Werth's latest crown came Saturday night when the Nationals clinched their third National League East title in five years, beating the Pittsburgh Pirates 6-1 behind 5 1/3 scoreless innings from rookie reliever Reynaldo Lopez.

"It's never gets old," Werth said. "Never."

Stephen Drew's two-run single capped a three-run first inning for the Nationals, who return to the postseason after a one-year absence. Their win ensured a playoff berth, and they won the division about 20 minutes later when the second-place New York Mets lost to Philadelphia.

"It's such a hard thing to accomplish," Werth said. "You spent six months trying to do it. It's why you go to spring training early, so you can do everything possible to put yourself in positon to win the division."

The Nationals won the division in Dusty Baker's first season as manager. He replaced Matt Williams, who fired following a 2015 season that began with high hopes of Washington reaching the World Series for the first time in franchise history.

Baker had been out of the game for two years after being fired by the Cincinnati Reds following the 2013 season, four days after they lost to the Pirates in the NL wild card.

"That's what I came here for," Baker said, standing in a corner of the clubhouse and watching his players celebrate. "I'm telling you -- let these young men have a great time tonight, back to work tomorrow. First step in a four-step process. This step is the hardest to get. I'm just so happy for these guys. I love them. I love this team."

Lopez (4-3) came on to the start the bottom of the fourth inning with a 6-1 lead and allowed three hits while striking out five and walking one. He was removed a runner on first and one out in the ninth inning.

"He was really impressive," Werth said. "We still have some questions about our roster going into the postseason. He's a great talent and if he pitches like he did tonight he can really help us."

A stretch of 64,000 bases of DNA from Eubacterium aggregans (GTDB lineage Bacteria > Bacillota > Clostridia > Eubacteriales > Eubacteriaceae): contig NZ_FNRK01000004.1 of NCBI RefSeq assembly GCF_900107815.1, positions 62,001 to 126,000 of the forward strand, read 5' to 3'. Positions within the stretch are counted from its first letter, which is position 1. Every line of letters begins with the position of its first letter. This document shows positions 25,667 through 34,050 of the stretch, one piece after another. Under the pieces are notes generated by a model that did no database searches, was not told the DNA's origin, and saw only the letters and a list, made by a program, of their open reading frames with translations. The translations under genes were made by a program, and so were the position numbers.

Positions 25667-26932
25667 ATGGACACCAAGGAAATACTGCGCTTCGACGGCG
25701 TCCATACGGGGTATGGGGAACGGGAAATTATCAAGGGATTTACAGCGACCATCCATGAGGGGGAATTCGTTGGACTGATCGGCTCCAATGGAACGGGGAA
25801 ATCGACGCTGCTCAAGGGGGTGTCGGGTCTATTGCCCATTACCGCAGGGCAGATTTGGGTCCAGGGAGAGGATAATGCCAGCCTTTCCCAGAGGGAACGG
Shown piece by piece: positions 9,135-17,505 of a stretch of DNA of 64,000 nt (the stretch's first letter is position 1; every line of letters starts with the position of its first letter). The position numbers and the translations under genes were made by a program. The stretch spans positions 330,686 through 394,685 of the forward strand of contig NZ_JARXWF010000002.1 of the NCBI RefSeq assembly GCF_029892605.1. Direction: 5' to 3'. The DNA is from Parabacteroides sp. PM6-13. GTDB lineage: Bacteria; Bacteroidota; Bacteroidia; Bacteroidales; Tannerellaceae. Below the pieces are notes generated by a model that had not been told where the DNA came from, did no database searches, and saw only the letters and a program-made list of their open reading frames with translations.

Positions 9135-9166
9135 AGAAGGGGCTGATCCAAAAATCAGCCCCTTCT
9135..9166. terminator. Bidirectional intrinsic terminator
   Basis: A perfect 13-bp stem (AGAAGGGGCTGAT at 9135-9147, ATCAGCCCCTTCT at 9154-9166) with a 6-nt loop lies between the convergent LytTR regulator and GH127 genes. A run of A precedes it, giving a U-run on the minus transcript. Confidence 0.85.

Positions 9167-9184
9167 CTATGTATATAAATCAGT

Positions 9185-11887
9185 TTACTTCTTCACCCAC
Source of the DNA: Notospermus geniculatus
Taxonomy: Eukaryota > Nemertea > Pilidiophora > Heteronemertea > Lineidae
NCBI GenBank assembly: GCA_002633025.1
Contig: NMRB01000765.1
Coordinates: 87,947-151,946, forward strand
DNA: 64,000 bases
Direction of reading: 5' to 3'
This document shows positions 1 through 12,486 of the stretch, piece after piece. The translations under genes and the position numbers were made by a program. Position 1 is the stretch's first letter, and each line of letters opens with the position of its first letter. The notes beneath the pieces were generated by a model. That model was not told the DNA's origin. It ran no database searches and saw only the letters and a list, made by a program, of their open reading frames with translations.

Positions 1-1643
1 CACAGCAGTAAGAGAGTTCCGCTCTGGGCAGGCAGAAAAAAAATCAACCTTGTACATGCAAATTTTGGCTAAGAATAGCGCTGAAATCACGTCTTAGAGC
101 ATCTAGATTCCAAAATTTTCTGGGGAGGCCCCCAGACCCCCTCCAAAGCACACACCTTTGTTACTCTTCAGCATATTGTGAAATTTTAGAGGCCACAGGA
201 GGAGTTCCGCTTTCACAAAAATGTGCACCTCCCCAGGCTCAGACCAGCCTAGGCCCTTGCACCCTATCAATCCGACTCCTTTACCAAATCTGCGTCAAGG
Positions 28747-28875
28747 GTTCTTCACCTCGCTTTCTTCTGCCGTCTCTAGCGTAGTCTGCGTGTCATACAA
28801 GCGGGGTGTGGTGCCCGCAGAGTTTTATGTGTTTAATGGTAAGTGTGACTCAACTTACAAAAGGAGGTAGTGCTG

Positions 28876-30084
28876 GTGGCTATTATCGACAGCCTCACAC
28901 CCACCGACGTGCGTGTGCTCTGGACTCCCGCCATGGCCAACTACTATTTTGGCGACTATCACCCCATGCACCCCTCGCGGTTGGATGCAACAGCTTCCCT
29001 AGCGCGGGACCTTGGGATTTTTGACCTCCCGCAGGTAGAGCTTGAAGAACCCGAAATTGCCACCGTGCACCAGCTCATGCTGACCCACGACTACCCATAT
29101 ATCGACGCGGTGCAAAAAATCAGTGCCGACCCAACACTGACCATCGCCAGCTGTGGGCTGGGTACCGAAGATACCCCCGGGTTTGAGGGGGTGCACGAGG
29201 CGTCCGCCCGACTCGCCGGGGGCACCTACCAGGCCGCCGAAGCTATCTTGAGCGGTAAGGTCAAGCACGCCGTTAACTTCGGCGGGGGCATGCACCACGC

Marc Rzepczynski and Blake Treinen got one out each to end the game, and a pocket of Nationals' fans behind the visiting dugout cheered.

Joe Ross allowed one run and five hits over 2 2/3 innings in his second start since missing 2 months with right shoulder inflammation.

Drew's single came after Bryce Harper's sacrifice fly. Harper also drove in a run with a grounder during a three-run fourth that included three errors and increased the Nationals' lead to 6-1. Jayson Werth hit into a run-scoring forceout and Anthony Rendon had a sacrifice fly.

Wilson Ramos had three hits for the Nationals, and Drew and Werth added two each.

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Miami Marlins pitcher Jose Fernandez killed in boating accident

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Miami Marlins pitcher Jose Fernandez killed in boating accident

MIAMI (AP) -- The Miami Marlins have announced the death of ace right-hander Jose Fernandez.

The U.S. Coast Guard says Fernandez was one of three people killed in a boat crash off Miami Beach early Sunday.

The Marlins did not immediately release details, other than releasing a statement confirming the death of one of the top pitchers in baseball.

In the statement, the Marlins say they are "devastated by the tragic loss of Jose Fernandez. Our thoughts and prayers are with his family at this very difficult time."

The Marlins' game Sunday at home against the Atlanta Braves has been cancelled.